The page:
By Dr Oyinlola Oyebode

Associate Professor of Public Health, Warwick Medical School


As is widely documented in the scientific literature, official fact sheets, reports and the press, 80% of people in Asian and African countries (or sometimes that 80% of the world’s population) use traditional medicine practitioners to meet their primary healthcare needs. This statistic has also been used in policy-making and in defence of traditional, complementary and alternative medicine.


However, in some low- and middle-income countries, the number of medically qualified doctors, nurses and the resources needed for a fully functional modern health care service may be insufficient to meet the health care needs of the population. Where this occurs, traditional medicine and its practitioners are considered an important resource for population health. Compared to modern medicine, traditional medicine is perceived, by many, to be more affordable, accessible and acceptable to the communities in which it operates.


In the course of pursuing research examining the use of traditional medicine, I became aware that a substantially lower percentage of people report accessing it, than the 80% commonly quoted (at least in the data source I was using). At first I thought there must be something wrong with the data (representative survey data collected by the WHO from 6 middle-income countries). Once I started to investigate this further I found that there were other sources that corroborated my findings. I also found a blog post that traced the 80% statistic and found that it is likely to have originated in a World Health Organisation (WHO) textbook published in 1983, with the original data on which it was based now lost.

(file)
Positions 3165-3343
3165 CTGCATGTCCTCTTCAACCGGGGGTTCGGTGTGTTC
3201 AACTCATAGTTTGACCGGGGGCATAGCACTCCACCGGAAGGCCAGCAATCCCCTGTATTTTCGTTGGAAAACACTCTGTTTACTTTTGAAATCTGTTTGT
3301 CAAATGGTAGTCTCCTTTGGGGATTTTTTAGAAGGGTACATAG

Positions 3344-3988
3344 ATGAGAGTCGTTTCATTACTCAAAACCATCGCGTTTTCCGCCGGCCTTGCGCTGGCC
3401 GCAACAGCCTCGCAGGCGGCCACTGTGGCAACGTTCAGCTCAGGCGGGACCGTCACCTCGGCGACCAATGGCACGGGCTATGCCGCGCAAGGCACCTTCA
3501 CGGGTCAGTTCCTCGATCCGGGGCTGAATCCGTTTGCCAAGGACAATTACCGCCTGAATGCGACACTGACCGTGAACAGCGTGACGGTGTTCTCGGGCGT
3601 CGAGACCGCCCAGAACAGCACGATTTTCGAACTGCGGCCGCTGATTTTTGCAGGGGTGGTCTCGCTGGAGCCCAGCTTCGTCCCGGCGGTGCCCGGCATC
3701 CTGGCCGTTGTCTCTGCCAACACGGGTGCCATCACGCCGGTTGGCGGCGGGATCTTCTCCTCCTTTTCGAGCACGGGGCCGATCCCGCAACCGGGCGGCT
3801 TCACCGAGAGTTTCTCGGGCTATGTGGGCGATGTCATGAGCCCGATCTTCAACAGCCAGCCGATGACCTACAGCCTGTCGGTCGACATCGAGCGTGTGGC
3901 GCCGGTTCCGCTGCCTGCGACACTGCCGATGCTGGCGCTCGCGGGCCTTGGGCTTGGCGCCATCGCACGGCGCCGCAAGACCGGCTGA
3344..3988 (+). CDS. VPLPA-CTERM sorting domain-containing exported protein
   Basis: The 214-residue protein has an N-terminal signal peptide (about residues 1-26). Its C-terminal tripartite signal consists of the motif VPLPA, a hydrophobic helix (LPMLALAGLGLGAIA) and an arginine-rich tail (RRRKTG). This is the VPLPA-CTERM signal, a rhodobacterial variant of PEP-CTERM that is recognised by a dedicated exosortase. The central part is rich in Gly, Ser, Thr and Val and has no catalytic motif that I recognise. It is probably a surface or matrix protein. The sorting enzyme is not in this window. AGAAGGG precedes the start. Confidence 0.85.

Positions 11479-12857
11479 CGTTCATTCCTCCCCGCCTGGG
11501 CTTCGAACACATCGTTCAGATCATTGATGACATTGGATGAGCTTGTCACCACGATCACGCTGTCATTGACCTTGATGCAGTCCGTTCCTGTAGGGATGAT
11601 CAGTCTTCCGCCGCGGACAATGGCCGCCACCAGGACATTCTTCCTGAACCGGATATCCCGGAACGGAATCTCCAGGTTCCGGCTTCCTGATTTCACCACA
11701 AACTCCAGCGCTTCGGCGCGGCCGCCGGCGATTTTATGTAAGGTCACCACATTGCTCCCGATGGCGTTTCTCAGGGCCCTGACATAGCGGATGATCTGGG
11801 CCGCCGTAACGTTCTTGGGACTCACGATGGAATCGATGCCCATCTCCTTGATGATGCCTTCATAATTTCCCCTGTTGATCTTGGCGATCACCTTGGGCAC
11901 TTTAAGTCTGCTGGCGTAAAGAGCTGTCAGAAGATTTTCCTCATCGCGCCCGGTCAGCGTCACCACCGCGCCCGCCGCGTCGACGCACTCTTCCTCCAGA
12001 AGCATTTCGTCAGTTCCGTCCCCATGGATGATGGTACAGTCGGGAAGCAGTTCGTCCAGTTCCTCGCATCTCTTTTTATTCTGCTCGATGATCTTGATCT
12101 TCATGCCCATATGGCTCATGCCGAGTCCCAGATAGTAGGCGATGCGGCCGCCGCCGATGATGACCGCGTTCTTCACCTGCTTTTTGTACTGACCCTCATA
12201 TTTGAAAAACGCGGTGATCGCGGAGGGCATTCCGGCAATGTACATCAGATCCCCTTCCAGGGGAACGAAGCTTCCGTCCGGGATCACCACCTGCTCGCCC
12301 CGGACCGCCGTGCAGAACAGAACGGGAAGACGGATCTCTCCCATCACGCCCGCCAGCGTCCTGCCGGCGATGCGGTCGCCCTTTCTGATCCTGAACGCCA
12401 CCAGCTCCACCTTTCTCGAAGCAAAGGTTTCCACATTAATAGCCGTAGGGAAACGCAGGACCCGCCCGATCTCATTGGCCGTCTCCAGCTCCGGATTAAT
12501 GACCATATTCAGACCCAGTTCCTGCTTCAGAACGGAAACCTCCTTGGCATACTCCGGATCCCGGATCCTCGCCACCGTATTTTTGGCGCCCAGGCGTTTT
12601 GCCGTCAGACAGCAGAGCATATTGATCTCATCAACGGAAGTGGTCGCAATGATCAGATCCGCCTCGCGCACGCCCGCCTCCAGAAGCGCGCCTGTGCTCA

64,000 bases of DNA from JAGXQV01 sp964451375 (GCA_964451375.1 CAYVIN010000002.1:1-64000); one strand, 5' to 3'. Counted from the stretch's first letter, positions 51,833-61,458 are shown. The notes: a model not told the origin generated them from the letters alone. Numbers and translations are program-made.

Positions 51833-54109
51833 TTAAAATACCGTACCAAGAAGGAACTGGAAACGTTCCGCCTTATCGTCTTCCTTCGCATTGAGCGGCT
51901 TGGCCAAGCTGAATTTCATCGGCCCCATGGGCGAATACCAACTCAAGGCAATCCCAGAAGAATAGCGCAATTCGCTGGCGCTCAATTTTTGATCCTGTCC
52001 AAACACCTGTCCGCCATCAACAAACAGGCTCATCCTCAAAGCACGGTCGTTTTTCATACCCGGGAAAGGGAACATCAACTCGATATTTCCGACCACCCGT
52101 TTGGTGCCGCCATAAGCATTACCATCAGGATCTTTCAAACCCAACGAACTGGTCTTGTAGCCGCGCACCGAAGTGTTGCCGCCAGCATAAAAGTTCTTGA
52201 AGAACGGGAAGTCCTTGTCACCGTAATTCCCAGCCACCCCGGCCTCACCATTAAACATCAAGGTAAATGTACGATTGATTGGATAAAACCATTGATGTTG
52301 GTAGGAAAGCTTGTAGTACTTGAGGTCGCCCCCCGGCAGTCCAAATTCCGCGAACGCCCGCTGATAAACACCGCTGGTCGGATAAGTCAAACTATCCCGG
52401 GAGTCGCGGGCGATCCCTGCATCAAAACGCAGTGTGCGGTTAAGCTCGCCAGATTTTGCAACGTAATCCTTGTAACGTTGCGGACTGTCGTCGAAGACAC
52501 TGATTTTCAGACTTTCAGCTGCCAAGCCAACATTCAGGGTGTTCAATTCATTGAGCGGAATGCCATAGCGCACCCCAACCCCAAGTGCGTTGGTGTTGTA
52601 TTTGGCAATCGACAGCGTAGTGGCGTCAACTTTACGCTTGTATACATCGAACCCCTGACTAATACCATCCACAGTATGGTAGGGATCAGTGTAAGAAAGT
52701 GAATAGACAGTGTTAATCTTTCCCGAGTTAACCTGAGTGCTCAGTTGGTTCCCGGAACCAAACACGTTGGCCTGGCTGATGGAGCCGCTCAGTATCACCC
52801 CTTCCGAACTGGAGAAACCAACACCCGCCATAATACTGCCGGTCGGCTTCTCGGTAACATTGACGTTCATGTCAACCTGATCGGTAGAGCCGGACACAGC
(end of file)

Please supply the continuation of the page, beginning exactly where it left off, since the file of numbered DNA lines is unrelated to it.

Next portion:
When my team at Warwick Medical School analysed the survey data, we found that of the countries examined, use of traditional medicine was reported most frequently in India, where 11.7% of people reported that they most often approached a traditional healer when they needed care, over the past 3 years. Less than 3% reported that their most frequent source of care was a traditional healer in China, Ghana, Mexico, Russia and South Africa. When asked about health care use in the last 12 months, 19% of participants in India said they had consulted a traditional healer; compared to 9.4% of the participants in China. In Ghana, Mexico, Russia and South Africa this statistic was less than 2%.


In our research we were only able to examine 6 middle-income countries (of which just 4 were in Asia and Africa) and it is possible that the survey wasn’t able to identify all the use of traditional medicine (perhaps because participants didn’t admit using traditional healers in order to appear progressive, i.e. social desirability bias). Outstanding research questions include: What percentage of people rely on traditional medicine in low income countries and other middle income countries? For those users of traditional medicine, is this a second-best option when modern medicine is unavailable or is it the option of choice for some people or for specific medical conditions?


Integration of traditional medicine and modern medicine has been recommended by the WHO since 1978. The recently published WHO Traditional Medicine Strategy 2014–23 has two key goals, one of which is to support Member States in harnessing the potential contribution of traditional and complementary medicine to health, wellness and people-centred health care. This policy position, based on an assumption of widespread use of traditional medicine, may need revision if it is found that use of traditional medicine is low and/or declining, especially when there are reasons to doubt its effectiveness (and even its safety) in comparison to modern medicine.


To see the published paper reporting our findings click here.